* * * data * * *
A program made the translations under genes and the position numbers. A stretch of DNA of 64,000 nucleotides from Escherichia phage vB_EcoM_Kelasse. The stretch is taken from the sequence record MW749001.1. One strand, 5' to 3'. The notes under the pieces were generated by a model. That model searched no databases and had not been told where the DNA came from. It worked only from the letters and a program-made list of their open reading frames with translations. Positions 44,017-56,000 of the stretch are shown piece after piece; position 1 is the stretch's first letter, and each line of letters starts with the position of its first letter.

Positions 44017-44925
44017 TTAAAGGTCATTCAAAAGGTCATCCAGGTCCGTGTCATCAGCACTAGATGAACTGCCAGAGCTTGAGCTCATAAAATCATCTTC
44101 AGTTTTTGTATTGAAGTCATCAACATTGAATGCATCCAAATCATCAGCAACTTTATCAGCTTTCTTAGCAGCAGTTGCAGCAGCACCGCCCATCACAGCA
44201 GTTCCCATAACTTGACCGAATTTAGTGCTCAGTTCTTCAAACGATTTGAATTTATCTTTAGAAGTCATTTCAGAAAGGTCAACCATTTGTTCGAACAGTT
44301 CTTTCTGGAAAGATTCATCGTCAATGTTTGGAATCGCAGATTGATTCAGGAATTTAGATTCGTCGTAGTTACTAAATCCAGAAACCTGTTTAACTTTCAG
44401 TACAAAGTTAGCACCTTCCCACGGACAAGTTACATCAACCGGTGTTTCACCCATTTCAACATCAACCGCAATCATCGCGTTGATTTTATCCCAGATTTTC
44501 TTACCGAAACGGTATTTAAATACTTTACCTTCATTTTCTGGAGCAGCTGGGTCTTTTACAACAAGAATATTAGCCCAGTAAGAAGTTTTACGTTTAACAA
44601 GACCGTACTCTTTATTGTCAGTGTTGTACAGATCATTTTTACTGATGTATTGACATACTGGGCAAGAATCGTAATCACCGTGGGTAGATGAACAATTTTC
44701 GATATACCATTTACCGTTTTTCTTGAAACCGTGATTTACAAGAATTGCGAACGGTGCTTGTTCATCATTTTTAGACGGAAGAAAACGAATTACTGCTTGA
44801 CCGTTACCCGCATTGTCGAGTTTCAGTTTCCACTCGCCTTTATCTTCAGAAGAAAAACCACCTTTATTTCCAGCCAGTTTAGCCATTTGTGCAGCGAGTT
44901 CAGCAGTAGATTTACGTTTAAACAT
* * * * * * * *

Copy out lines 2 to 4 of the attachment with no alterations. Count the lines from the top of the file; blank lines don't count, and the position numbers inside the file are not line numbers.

Positions 44017-44925
44017 TTAAAGGTCATTCAAAAGGTCATCCAGGTCCGTGTCATCAGCACTAGATGAACTGCCAGAGCTTGAGCTCATAAAATCATCTTC
44101 AGTTTTTGTATTGAAGTCATCAACATTGAATGCATCCAAATCATCAGCAACTTTATCAGCTTTCTTAGCAGCAGTTGCAGCAGCACCGCCCATCACAGCA